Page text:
There is much recent interest in metabolites of known drugs as well as in their enantiomers as potential drugs themseves. This is because drugs can compete with one another for the same enzyme to metabolize them. Such competition can lead to unfavorable drug interactions if the one drug ties up the available enzyme and the other drug builds up to excess blood levels.
Fang reported that Sepracor's technology for (S)-bupropion begins withm -chloropropiophenone. The company converts that to a silyl enol, which undergoes asymmetric dihydroxylation to (R)-m-chloro--hydroxypropiophenone. The trifluoromethanesulfonate ester of that intermediate undergoes displacement by tert-butylamine to yield (S)-bupropion. Fang also reported a commercial synthesis of single-enantiomer (S)-hydroxybupropion metabolite.
Hong described two methods for making (S)-desmethylzopiclone on a large scale. In one method, the company uses d-malic acid to resolve zopiclone by classical diastereoisomeric crystallization to the (S)-isomer, which is demethylated with 1-chloroethyl chloroformate. In the second method, racemic desmethylzopiclone, made by demethylation of zopiclone or other syntheses, is resolved with N- benzyloxycarbonyl-l-phenylalanine.
||TCI's clinical research group (from left) Dearing, Groupe, Sculman, Rosemberg, diCicco, and Jones. [Photo by Stephen Stinson]
Sepracor's experiences with zopiclone and desmethylzopiclone point out a salient feature of modern production of single-enantiomer drugs: Classical diastereoisomeric crystallization of salts with resolving agents is still the most prevalent method of separating enantiomers.
Sepracor announced in September that it is in Phase III clinical testing of (S)-zopiclone in the U.S. Phase III is the final, large-scale test of a drug on humans before approval to market.
Marketing drug combinations
In addition to extending patent protection on a racemic drug by later patenting its single active enantiomer, drug companies can "enhance its status," as DiCicco puts it, by combining an old drug with a newer, patented one that treats the same disease condition but by a different mechanism. For example, Whitehouse Station, N.J.-based Merck markets a combination of Merck's simvastatin and Schering's ezetimibe, both single enantiomers, to lower serum cholesterol. Simvastatin inhibits the enzyme -hydroxy--methylglutarylcoenzyme A reductase, which mediates a step in the biosynthesis of cholesterol, while ezetimibe inhibits the absorption of dietary cholesterol.
A second example of enhancing an older single-enantiomer drug is the marketing by Schering of a combination of Merck's montelukast with Schering's loratidine for asthma. Both are single-enantiomer compounds. Loratidine is a nonsedating antihistamine, while montelukast is a selective leukotriene D4 receptor antagonist. Both histamine and leukotriene are mediators of inflammation.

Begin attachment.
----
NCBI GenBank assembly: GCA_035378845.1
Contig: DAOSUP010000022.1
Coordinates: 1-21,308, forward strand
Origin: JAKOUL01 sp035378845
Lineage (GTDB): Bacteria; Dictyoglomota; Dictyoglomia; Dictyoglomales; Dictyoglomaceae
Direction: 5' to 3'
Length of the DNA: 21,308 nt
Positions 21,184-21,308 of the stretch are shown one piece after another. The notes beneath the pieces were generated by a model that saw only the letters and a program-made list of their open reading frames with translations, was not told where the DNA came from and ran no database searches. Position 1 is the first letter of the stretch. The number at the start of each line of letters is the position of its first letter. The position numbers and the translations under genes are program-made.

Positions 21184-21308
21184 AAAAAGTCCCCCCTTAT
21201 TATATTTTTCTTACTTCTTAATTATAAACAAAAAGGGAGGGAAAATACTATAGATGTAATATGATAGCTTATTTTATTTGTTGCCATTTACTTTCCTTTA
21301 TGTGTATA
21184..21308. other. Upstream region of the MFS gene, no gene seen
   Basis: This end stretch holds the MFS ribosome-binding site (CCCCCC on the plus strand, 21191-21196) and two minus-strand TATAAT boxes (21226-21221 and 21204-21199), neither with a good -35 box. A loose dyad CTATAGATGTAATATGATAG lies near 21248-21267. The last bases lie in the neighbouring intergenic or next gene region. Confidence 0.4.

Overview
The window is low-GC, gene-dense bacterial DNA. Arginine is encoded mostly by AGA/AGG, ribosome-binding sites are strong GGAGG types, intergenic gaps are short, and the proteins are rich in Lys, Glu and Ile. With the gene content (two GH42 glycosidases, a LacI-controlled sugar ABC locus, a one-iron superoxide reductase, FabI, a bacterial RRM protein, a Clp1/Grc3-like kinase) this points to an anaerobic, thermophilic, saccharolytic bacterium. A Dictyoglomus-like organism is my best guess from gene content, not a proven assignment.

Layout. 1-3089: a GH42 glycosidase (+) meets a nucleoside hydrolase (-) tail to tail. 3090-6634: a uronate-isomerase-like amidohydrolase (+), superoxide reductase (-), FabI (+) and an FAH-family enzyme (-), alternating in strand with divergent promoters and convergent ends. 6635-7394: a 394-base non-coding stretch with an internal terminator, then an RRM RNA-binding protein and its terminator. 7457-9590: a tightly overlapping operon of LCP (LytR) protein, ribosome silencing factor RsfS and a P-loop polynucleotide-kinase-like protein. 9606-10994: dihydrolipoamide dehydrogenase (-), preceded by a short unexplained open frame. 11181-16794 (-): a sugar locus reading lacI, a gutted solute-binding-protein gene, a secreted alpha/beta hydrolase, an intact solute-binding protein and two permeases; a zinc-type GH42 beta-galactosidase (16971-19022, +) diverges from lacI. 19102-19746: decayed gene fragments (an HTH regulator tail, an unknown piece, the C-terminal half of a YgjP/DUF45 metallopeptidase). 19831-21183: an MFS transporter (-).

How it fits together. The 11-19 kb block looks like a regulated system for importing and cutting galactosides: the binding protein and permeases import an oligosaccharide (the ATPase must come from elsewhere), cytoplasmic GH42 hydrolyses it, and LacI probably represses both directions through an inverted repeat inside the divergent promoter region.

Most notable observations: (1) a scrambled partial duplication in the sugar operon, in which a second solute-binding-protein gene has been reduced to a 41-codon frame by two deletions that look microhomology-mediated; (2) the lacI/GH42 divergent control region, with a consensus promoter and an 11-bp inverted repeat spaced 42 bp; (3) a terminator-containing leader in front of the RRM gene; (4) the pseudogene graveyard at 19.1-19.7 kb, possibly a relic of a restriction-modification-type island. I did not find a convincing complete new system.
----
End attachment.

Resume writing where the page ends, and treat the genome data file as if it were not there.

One advantage to marketing such combinations is that a newer agent with a longer patent life adds its independent effectiveness to a drug whose patent is closer to expiration. Ezetimibe is newer than simvastatin, while the patent on montelukast expires after the patent on loratidine.
Marketing such combinations can also fend off competition from newer agents. For example, AstraZeneca is bringing along enantiomeric rosuvastatin as a cholesterol-lowering drug. The industry has dubbed this a "superstatin" because it is more effective than simvastatin. Schering is hoping that the combination of simvastatin plus ezetimibe will trump a superstatin.
Innovator drug companies have always faced stiff competition from one another as each strives to bring out the next member of a certain class of compounds for treatment of a disease. Today, however, the pace of that competition has dramatically accelerated, as Sandra Erb, assistant to the president at TCI, explained at the International Symposium on Chirotechnology in Seoul, South Korea, in June.
She noted the introduction of propranolol by American Home Products in 1965 as a -adrenergic blocking agent for treatment of high blood pressure. It was 13 years later, in 1978, that what is now AstraZeneca followed with metoprolol. By contrast, when Hoffmann-La Roche brought saquinavir on the market as an AIDS virus protease inhibitor in late 1995, it was only three months until Abbott Laboratories started marketing ritonavir.